Death leaves Safdarjung staff shaken

December 29, 2012 10:02 am | Updated December 04, 2021 11:15 pm IST - New Delhi

“She was a fighter and definitely wanted to live,” said Safdarjung Hospital Medical Superintendent B.D. Athani, speaking about Delhi’s ‘brave heart’ — the 23-year-old gang-rape victim who battled for life at Safdarjung Hospital here for 10 days before being shifted to Mount Elizabeth Hospital, Singapore, on December 26.

Her death in Singapore has left the Safdarjung Hospital staff shaken. According to Dr. Athani, the doctors and other medical staff at Safdarjung Hospital shuddered whenever they thought of the brutal assault that the woman suffered at the hands of the six men on December 16.

“Despite the extensive nature of her injuries, which substantially reduced the chances of the patient being able to pull through the assault, she fought hard, never giving up hope of making a full recovery. Even after the surgery for removal of her intestine, she remained in a good frame of mind and never spoke about or indicated any signs of depression/anxiety. Till the very end she would try and reassure her parents and seemed eager to help us treat her,” he said.

Claiming that he has never seen such an extensive, grievous assault, Dr. Athani said: “This young girl was so brutally battered that it shocked everyone on duty that night in the casualty when the police control room van brought her in.”

“The news of her death has shaken us all. Despite knowing that her chance of recovery was not very bright, we were hoping that she will pull through. Tuesday night’s cardiac arrest and damage to the brain was a setback for the patient. With the death of this bright young girl, we can only extend our prayers to the bereaved family and hope that we never have to treat such a case again,” he added.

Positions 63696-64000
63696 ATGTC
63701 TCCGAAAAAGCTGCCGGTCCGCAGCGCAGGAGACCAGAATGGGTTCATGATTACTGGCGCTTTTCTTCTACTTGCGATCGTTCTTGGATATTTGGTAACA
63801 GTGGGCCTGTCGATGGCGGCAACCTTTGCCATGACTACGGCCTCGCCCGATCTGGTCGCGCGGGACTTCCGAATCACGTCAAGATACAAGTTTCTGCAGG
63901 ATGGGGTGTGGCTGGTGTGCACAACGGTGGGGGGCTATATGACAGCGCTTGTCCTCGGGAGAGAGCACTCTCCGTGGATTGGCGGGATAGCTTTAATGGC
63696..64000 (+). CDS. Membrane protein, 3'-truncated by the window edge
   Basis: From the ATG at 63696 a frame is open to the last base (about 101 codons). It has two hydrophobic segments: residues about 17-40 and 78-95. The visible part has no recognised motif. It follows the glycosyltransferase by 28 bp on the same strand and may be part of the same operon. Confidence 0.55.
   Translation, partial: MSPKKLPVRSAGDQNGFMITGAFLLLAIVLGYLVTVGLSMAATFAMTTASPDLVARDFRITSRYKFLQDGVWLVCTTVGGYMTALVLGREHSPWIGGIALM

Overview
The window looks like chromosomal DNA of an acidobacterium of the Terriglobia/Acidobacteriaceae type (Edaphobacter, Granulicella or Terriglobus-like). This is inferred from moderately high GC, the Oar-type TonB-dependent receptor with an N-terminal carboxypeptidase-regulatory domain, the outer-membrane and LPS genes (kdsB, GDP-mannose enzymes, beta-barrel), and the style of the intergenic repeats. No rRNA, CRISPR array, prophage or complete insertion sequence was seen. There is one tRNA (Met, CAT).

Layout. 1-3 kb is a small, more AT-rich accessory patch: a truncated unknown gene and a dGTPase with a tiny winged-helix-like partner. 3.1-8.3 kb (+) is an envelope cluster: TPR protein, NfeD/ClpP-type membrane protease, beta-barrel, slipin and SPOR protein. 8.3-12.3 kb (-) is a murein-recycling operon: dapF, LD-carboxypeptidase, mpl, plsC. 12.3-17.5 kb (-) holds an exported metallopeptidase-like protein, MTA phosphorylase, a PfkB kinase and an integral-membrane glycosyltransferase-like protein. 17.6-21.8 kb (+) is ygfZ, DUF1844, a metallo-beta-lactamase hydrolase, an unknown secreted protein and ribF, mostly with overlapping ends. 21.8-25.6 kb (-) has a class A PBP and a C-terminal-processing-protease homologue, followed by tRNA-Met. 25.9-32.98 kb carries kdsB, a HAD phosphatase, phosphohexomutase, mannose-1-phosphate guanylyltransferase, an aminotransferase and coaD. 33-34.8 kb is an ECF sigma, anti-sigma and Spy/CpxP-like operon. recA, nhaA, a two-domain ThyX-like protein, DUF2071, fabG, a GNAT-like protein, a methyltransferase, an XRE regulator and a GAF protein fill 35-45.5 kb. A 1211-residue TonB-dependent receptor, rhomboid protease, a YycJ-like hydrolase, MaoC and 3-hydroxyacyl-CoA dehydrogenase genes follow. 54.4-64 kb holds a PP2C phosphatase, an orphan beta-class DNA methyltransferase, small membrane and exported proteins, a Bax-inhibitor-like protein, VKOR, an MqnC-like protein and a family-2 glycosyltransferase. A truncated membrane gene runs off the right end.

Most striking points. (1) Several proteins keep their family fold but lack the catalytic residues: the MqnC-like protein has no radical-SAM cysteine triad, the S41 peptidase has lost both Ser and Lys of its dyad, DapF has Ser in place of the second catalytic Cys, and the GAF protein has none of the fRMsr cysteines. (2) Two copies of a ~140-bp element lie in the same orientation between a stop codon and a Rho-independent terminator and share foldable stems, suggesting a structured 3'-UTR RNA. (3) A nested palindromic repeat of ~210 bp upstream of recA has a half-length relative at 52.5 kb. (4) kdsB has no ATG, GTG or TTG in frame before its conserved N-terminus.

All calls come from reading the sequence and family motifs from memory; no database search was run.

PTI adds:

"Are our hospitals inadequate?"

Condoling the death of the Delhi gang rape victim, the Indian Medical Association on Saturday questioned the decision to airlift her from here to Singapore, and wanted to know whether hospitals in India lacked infrastructure to treat such patients. Was the girl shifted for medical purposes or were other factors involved?

Some doctors have directly attacked the government, saying the shifting of the patient was a political move.

The 23-year-old physiotherapy student was airlifted to Singapore on Wednesday night after she had undergone treatment for 10 days at Safdarjung Hospital.

IMA president K. Vijayakumar told PTI: “Indian hospitals have infrastructure at par with their counterparts in other countries. India is emerging as a major centre of medical tourism and obviously the shifting of the girl raises the question whether our hospitals lack the necessary facilities.” Indian doctors were “equally competent” to handle such cases, he said.

IMA honorary secretary Narendra Saini asked: “Is it safe or of any advantage to transfer of patient in this condition? Do our hospitals lack infrastructure or our doctors incompetent to handle such patients or this particular decision was taken for other reasons?”

Top News Today

Sign in to unlock member-only benefits!
  • Access 10 free stories every month
  • Save stories to read later
  • Access to comment on every story
  • Sign-up/manage your newsletter subscriptions with a single click
  • Get notified by email for early access to discounts & offers on our products
Sign in


Comments have to be in English, and in full sentences. They cannot be abusive or personal. Please abide by our community guidelines for posting your comments.

We have migrated to a new commenting platform. If you are already a registered user of The Hindu and logged in, you may continue to engage with our articles. If you do not have an account please register and login to post comments. Users can access their older comments by logging into their accounts on Vuukle.